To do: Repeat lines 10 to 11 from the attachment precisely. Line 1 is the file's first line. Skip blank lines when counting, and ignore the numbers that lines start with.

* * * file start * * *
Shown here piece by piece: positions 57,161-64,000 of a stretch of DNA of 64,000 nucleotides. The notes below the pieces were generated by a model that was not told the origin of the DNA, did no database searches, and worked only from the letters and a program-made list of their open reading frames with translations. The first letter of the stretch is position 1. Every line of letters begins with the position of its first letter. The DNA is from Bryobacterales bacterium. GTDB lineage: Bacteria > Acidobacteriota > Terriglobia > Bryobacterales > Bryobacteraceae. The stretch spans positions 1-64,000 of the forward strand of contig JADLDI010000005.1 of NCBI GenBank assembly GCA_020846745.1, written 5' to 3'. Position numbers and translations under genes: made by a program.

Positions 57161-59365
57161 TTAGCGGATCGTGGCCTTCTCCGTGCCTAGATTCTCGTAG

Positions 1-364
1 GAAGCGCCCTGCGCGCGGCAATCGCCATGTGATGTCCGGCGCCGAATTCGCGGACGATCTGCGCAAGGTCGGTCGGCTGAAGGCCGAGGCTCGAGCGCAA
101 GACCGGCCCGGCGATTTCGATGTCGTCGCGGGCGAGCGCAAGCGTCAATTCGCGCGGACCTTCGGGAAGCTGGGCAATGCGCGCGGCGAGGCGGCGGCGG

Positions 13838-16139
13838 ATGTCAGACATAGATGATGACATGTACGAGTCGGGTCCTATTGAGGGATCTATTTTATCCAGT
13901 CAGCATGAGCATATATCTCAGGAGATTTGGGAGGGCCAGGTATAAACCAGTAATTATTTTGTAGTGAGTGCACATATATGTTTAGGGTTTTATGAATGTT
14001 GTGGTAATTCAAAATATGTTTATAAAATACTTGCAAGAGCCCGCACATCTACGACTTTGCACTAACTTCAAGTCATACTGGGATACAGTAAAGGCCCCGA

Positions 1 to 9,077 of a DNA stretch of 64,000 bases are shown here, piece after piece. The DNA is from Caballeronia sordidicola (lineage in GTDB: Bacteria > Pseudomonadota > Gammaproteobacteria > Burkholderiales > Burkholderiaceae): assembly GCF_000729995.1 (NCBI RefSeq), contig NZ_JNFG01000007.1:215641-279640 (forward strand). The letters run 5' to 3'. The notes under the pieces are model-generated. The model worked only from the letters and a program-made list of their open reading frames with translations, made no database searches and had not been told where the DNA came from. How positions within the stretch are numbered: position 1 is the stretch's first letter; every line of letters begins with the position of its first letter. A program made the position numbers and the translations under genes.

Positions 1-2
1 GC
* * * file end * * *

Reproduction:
14001 GTGGTAATTCAAAATATGTTTATAAAATACTTGCAAGAGCCCGCACATCTACGACTTTGCACTAACTTCAAGTCATACTGGGATACAGTAAAGGCCCCGA

Positions 1 to 9,077 of a DNA stretch of 64,000 bases are shown here, piece after piece. The DNA is from Caballeronia sordidicola (lineage in GTDB: Bacteria > Pseudomonadota > Gammaproteobacteria > Burkholderiales > Burkholderiaceae): assembly GCF_000729995.1 (NCBI RefSeq), contig NZ_JNFG01000007.1:215641-279640 (forward strand). The letters run 5' to 3'. The notes under the pieces are model-generated. The model worked only from the letters and a program-made list of their open reading frames with translations, made no database searches and had not been told where the DNA came from. How positions within the stretch are numbered: position 1 is the stretch's first letter; every line of letters begins with the position of its first letter. A program made the position numbers and the translations under genes.